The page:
Choosing a college is a huge decision, so make it a team effort. Work closely with your child from the very beginning, and all that school pride can be yours, too (just don't overdo it in front of your child's new college friends).
Do your homework.
Maybe you've been planning for college since your child was in a onesie emblazoned with your alma mater's mascot, or maybe you're just getting started. Either way, your child is doing research. Join in.
Talk. A lot.
Then talk some more. You and your child must agree on a number of different topics. Establish them early and keep an open line of communication. You'll thank yourself later.
Have the money talk.
Resist your parental instinct to protect your child from harsh realities. Have a discussion early on about what financial limitations may exist and how to accept or overcome them. But remind them that paying for college doesn't have to be scary, if they do the work to find scholarships and other sources of funding.
Go on campus visits.
Do it while school is in session, don't try to make it a vacation, and definitely talk to strangers. The more questions you ask, the more answers you'll get. You know, just like in college.
Trust your child.
She knows what inspires her, what engages her, and what makes her happy. Discuss it in terms of study and career prospects and realistic goals, but at the end of the day (and at graduation), it's all about your child (see #10).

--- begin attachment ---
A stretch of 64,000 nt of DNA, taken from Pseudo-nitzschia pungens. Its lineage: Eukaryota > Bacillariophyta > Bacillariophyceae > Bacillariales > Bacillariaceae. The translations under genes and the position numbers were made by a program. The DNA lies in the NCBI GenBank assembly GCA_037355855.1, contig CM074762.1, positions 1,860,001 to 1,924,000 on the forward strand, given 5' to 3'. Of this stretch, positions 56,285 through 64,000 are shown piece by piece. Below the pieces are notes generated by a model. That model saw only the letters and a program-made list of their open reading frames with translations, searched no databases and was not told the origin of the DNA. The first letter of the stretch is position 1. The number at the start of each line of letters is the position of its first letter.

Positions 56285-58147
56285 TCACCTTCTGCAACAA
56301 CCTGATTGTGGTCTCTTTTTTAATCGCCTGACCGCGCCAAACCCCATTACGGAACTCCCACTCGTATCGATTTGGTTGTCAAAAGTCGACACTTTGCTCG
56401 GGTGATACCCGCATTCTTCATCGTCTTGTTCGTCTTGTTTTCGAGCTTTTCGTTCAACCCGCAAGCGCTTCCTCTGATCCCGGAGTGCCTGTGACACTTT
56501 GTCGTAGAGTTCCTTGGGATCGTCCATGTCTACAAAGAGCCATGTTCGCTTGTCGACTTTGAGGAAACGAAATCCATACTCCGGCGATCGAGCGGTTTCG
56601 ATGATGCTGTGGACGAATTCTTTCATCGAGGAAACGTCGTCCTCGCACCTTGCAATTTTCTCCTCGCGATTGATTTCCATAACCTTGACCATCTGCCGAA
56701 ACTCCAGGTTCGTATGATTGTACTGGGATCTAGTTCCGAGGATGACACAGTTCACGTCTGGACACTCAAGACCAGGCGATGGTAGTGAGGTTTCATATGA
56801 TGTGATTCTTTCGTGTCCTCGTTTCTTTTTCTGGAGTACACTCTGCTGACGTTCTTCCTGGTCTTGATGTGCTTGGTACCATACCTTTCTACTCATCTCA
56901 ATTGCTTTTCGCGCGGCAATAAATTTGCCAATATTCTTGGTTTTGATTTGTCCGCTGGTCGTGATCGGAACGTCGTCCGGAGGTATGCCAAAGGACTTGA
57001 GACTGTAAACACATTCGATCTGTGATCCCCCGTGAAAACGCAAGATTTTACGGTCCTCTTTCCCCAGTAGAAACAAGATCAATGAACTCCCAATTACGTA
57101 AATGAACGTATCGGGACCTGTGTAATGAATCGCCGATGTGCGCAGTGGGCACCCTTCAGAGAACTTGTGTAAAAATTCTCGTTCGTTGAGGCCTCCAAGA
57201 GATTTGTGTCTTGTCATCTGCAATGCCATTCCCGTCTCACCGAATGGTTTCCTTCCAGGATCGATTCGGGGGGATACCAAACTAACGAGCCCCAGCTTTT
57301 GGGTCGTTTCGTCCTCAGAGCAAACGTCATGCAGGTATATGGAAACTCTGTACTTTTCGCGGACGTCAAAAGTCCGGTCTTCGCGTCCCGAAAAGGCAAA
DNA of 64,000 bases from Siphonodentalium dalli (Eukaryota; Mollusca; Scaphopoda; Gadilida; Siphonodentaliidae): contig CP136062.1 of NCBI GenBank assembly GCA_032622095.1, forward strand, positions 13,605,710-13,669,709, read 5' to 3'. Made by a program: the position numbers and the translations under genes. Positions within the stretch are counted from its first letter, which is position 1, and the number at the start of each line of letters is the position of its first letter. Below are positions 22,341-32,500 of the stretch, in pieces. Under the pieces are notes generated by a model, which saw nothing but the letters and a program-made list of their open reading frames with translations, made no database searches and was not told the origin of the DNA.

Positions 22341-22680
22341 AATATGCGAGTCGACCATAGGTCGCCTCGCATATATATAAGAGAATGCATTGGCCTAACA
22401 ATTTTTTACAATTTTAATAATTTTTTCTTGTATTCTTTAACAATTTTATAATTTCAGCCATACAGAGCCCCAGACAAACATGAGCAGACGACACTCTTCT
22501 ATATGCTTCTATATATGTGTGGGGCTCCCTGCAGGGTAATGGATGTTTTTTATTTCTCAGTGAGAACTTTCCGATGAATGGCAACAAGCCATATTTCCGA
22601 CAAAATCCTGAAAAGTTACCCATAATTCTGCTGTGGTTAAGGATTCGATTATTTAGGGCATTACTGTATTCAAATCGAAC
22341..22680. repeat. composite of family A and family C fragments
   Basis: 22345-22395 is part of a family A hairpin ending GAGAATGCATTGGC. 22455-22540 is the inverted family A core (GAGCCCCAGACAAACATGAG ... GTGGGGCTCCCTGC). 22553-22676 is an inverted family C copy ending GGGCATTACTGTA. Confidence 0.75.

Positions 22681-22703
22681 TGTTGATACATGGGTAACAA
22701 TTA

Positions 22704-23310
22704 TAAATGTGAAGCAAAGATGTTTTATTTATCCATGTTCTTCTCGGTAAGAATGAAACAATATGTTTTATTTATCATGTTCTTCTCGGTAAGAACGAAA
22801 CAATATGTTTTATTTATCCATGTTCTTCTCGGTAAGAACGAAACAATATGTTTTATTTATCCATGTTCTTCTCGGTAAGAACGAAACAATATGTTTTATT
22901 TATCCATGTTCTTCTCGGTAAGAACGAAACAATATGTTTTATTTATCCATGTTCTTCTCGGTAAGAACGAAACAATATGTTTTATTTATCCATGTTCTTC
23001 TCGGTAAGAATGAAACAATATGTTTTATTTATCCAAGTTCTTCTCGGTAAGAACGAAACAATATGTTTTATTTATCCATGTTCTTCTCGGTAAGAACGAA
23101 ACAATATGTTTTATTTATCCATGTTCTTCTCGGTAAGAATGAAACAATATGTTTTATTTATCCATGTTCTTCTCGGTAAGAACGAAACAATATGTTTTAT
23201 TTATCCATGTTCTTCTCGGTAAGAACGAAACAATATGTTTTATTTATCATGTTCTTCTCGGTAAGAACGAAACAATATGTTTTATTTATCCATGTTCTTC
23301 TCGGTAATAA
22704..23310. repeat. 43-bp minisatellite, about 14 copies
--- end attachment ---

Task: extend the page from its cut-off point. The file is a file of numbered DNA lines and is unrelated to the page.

Trust your gut.
Your parental instincts are there for a reason. If you feel your child's college goals are unrealistic, let him know early (and give him an honest chance to convince you otherwise).
You have expectations of what college will be like, and so does your child—the real experience lies somewhere in between. Establish some give-and-take, and the process will work for everyone.
How far away is the school? How will your child get around campus and travel home for the holidays? Where will your child live, how will he eat, and who's paying for what? The time to ask (and answer) these questions is now.
Establish ground rules.
And a mechanism to enforce them. Enough said.
Remember: It's not about you.
The knowledge your child gains in college is hers. The friendships and mistakes she makes will be hers, too (though we're sure she'll share both). Keep that in mind, and college will teach you a lot.